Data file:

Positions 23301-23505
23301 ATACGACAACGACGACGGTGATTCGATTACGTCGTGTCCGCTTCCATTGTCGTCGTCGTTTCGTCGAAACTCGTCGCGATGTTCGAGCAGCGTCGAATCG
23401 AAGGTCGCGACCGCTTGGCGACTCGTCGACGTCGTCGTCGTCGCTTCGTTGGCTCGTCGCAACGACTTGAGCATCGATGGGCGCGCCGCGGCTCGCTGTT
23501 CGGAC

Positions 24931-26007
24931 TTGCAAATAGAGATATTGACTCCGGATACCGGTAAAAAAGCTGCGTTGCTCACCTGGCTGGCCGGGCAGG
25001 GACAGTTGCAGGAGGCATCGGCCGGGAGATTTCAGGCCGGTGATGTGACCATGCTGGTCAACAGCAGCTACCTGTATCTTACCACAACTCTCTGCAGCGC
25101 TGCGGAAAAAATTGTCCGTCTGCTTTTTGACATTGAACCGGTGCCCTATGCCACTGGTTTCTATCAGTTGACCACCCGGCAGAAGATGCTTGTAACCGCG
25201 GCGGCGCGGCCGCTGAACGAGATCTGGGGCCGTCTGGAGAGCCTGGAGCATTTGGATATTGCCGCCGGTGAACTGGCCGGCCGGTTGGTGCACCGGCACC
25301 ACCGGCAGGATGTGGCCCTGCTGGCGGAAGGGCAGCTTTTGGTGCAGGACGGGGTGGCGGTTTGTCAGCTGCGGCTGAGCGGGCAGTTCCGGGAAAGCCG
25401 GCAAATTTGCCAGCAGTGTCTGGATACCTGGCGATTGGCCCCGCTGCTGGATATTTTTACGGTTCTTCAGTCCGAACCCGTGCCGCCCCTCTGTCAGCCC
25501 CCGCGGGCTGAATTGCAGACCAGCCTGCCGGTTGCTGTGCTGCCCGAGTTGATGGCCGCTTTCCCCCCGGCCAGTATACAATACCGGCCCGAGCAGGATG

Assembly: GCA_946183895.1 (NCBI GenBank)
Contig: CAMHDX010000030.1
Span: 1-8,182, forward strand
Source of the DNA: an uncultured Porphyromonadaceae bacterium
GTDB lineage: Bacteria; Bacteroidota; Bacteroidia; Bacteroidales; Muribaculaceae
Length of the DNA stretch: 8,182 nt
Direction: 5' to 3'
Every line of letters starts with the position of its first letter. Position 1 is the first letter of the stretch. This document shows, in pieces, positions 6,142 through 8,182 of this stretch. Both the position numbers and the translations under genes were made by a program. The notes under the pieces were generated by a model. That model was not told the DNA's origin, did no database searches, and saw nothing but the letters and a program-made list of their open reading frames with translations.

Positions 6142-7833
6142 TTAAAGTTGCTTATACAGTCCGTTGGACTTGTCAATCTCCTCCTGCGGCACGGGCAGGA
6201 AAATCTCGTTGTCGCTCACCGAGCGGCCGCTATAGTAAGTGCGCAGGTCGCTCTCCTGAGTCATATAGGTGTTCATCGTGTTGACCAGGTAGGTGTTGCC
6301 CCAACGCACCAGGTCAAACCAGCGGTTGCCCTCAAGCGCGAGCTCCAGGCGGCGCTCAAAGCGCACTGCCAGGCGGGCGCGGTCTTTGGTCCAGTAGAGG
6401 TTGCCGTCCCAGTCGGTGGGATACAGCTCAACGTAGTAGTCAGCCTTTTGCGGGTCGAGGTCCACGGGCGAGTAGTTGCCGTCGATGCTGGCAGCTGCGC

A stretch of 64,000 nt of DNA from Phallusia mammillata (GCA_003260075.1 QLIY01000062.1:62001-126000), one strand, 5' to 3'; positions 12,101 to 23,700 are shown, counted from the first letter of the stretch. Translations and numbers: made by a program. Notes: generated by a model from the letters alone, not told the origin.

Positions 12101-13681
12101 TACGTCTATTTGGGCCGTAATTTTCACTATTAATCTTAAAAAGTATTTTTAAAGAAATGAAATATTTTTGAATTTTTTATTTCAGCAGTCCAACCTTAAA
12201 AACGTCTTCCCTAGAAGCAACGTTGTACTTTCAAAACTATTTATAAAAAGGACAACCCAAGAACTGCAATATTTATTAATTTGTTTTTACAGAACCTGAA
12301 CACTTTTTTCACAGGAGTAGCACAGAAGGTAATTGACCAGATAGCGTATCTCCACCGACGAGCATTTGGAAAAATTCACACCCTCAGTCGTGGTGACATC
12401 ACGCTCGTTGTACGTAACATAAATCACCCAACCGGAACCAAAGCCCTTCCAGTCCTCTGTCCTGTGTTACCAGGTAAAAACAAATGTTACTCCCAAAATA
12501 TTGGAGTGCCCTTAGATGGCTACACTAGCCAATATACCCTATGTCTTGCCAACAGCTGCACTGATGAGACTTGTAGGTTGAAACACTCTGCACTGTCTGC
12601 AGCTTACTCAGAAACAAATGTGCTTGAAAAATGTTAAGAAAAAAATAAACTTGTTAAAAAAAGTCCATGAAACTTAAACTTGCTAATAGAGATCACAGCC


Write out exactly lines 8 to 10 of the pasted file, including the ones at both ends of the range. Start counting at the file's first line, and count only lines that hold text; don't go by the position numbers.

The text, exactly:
25101 TGCGGAAAAAATTGTCCGTCTGCTTTTTGACATTGAACCGGTGCCCTATGCCACTGGTTTCTATCAGTTGACCACCCGGCAGAAGATGCTTGTAACCGCG
25201 GCGGCGCGGCCGCTGAACGAGATCTGGGGCCGTCTGGAGAGCCTGGAGCATTTGGATATTGCCGCCGGTGAACTGGCCGGCCGGTTGGTGCACCGGCACC
25301 ACCGGCAGGATGTGGCCCTGCTGGCGGAAGGGCAGCTTTTGGTGCAGGACGGGGTGGCGGTTTGTCAGCTGCGGCTGAGCGGGCAGTTCCGGGAAAGCCG